Statement by Permanent Representative of the Russian Federation to the OSCE Alexander Lukashevich at a meeting of the OSCE Permanent Council on the case of Sergey Skripal, Vienna, March 15, 2018
We have listened to a flurry of irresponsible accusations and speculation in what has become the trademark British “highly likely” style. The UK acts in an openly provocative manner. On March 6 already, head of the Foreign Office, Boris Johnson, spoke in the parliament as if the investigation was over, and Russia was to blame for what happened in Salisbury. The haste is stunning.
As you may recall, the information about the incident appeared in the media on March 4. There wasn’t even the slightest attempt to contact us in order to figure out what happened, despite the fact that Russia immediately expressed its willingness to do so. We have not received any information through the official channels regarding the circumstances of the case despite repeated requests and the fact that Yulia Skripal is a Russian citizen. Our Embassy in the UK sent several diplomatic notes to the Foreign Office, in which it indicated that Russia was not involved in this incident, and asked to provide samples of the agent used in the attack and to start a joint investigation. These requests were declined. What we got in exchange were ultimatums in the spirit of neo-colonialism. And not a single piece of evidence of the alleged “Russian trace” was provided. The presumption of innocence was forgotten by London altogether.
Notably, when discussing this matter in the British Parliament, Labour leader Jeremy Corbyn suggested making the results of the investigation available at least to MPs, but this was rejected as well.
We expected the United Kingdom to file an official request and to avail itself of the procedures of the Convention on the Prohibition of Chemical Weapons. As is known, Article 9, paragraph 2 of this Convention provides for seeking clarification and providing a response to the requesting State as soon as possible, but in any case no later than 10 days after filing such a request. Failing to receive such a request, we pro-actively did this in the Hague on March 13 at the 87th session of the Executive Council of the Organisation for the Prohibition of Chemical Weapons (OPCW). However, there’s still been no properly formulated request in accordance with the Convention, which we were willing to answer from the very beginning. The British also failed to use the tools available under the Council of Europe Convention on Mutual Legal Assistance in Criminal Matters.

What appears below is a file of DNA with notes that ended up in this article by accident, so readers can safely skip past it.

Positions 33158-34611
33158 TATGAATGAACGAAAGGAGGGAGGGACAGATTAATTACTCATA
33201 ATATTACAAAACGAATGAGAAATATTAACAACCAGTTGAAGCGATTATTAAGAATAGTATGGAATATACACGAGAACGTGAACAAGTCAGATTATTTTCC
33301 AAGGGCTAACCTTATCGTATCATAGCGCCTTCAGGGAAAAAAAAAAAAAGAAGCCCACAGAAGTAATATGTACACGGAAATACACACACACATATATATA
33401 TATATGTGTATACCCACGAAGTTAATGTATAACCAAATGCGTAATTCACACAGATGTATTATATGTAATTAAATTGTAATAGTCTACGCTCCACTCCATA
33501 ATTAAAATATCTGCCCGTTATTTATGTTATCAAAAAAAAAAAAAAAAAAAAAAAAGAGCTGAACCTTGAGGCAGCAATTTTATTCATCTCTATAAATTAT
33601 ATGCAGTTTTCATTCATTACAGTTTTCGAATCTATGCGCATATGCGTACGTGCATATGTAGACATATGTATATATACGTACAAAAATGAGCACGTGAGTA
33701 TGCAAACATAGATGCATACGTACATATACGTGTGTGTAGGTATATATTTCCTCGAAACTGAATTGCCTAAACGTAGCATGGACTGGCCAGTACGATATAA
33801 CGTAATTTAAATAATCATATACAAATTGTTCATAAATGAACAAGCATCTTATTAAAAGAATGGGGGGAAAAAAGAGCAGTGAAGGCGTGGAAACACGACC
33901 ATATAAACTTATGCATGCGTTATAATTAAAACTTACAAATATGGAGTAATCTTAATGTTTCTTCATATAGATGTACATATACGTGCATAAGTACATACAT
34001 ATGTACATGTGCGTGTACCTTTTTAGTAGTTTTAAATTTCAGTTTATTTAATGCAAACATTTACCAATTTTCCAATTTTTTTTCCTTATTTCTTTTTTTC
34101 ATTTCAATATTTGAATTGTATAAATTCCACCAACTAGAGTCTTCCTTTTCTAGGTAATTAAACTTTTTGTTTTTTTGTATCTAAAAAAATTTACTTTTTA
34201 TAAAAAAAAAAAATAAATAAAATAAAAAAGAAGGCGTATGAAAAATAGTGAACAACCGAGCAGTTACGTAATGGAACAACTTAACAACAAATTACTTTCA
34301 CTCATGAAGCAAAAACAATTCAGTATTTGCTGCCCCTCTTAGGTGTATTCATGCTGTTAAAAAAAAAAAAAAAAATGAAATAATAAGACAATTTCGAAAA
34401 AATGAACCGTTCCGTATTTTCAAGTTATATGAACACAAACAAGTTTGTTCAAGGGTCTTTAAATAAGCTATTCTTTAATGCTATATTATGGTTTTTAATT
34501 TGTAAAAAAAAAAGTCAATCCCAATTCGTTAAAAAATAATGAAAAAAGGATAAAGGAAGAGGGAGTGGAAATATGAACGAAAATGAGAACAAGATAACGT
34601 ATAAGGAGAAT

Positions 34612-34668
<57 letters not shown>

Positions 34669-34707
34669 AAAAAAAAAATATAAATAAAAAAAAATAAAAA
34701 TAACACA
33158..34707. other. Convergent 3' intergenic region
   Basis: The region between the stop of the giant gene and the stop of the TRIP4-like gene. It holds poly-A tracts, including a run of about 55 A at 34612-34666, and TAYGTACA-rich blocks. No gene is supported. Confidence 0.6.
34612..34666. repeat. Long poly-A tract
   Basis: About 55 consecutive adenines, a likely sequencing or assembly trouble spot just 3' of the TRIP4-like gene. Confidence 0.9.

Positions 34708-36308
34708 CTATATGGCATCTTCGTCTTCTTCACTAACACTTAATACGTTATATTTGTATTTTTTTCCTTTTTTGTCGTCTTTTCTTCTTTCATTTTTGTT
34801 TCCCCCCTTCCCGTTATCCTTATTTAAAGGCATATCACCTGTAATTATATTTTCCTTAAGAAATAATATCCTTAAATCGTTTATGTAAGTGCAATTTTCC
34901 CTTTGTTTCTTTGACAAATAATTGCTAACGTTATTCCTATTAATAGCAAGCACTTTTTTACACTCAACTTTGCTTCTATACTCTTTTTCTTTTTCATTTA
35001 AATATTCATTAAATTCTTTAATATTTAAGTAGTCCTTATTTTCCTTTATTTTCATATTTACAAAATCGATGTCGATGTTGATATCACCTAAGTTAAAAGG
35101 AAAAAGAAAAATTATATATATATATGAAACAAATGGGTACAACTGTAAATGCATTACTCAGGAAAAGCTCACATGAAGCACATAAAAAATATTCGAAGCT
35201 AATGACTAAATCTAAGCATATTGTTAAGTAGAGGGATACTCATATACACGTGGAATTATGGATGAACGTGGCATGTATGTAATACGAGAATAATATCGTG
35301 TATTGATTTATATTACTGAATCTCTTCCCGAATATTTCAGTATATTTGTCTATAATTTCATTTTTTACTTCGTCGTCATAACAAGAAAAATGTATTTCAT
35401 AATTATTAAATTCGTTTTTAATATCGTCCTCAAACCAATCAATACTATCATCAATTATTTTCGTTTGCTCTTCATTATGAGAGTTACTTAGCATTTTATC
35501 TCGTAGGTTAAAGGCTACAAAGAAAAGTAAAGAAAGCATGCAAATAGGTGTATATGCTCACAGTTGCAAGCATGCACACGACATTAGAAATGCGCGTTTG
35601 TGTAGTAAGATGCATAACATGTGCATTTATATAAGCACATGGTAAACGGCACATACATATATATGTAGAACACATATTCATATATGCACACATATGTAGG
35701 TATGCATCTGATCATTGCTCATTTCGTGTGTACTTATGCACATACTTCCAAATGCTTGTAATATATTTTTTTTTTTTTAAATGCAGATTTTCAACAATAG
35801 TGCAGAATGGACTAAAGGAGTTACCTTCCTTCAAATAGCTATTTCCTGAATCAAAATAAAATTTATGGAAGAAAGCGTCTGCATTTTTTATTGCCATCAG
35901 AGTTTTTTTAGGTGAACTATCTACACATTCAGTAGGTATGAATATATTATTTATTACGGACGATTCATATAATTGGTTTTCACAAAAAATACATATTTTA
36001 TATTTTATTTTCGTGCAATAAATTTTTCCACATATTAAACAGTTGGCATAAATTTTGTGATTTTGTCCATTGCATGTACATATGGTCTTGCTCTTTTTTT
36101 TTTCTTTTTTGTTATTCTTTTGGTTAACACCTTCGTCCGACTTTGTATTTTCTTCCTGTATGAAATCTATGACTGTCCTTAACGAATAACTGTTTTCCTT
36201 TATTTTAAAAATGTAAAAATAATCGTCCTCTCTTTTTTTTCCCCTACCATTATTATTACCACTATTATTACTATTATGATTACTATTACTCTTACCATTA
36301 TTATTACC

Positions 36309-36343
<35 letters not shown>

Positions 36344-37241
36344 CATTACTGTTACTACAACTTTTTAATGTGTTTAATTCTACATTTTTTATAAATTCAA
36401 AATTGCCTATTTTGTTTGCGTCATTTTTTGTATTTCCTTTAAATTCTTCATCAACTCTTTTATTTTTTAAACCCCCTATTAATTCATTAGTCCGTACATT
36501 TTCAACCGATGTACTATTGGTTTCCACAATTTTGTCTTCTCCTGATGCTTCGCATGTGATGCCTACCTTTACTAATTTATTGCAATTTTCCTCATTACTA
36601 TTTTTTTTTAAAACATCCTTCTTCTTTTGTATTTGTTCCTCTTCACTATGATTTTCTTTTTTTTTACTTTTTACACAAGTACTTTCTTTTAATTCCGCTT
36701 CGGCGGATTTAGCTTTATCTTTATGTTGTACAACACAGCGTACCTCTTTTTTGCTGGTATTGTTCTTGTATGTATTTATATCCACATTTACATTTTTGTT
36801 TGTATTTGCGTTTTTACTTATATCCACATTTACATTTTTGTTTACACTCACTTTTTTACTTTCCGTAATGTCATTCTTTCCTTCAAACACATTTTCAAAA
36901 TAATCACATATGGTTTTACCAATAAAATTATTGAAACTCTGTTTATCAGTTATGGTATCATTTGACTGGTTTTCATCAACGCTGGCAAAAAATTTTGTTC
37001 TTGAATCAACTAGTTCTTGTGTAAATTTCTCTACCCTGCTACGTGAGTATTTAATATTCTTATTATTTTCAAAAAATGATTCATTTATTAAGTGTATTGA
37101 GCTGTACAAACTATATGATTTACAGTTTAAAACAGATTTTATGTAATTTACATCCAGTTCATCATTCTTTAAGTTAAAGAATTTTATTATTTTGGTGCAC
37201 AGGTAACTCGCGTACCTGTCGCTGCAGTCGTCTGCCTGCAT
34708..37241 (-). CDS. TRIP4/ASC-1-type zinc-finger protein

A few words about the toxic agents that are allegedly part of this story. After chemical weapons had been destroyed in Russia (this was confirmed by the OPCW in 2017), their development continued in the UK, as well as in the United States, the Czech Republic and Sweden. With the collapse of the Soviet Union, laboratories for the production of toxic agents of the above category remained in a number of other states, including the Baltic countries. By the way, there is a government laboratory for weapons of mass destruction in Porton Down, not far from Salisbury. If London is so confident that this is Novichok gas, it means they have its formula and samples, and maybe are even making it. Vil Mirzayanov, gas inventor, has been living in the United States for a long time now, where he was taken together with the technical documentation about this agent. Meanwhile, no research work under the name of Novichok has ever been conducted in Russia.
The main question − who needs this scandal and why − is taken off the table altogether. In jurisprudence, there is a principle − you look for the person who benefits (cui prodest). Who benefits from this incident in the run-up to the presidential election and the World Cup in Russia? Most importantly, why would Russia dispatch of Skripal who posed no threat to our country? However, I can name several states which would benefit greatly at this particular point from this incident and from accusing Russia of it.
As always, the context is important. What is happening now in the political life of Great Britain? First, just like the Conservative Party, the Cabinet led by Prime Minister Theresa May is split on the subject of Brexit. There’s no doubt that spinning the poisoning of Skripal and his daughter is nothing more than an attempt to divert public attention from the problems arising from Brexit.
Another scandal, from which the authorities are trying to divert the attention of UK residents with the poisoning of the Skripals, is much more frustrating. The issue is about a network of pedophiles in the town of Telford, which was active for as long as 40 years. Over 1,000 children were abused while police and local authorities looked the other way. We will provide more information about this flagrant violation of the rights of children in the United Kingdom at the next meeting of the Permanent Council.
Just yesterday, speaking at the UN Security Council, Russia’s representative proposed adopting a statement of its President calling for cooperation of all parties to establish the truth. Britain blocked this initiative. We are forced to conclude that the British authorities are least of all interested in establishing the truth, and are driven by other motives entirely. As they say on your islands, it is not cricket.
Even in this room, we can see that all the attempts to start a professional discussion are re-directed by our British colleagues and many participating states which have shown solidarity with London in the form of political rhetoric and Russophobia in hope that the Western world will customarily fall into line and snap a salute without giving it a second thought for the sake of questionable solidarity. You don’t need the truth. It is even hazardous to you.
Thank you. Please attach our statement to the daily log of this session of the Permanent Council.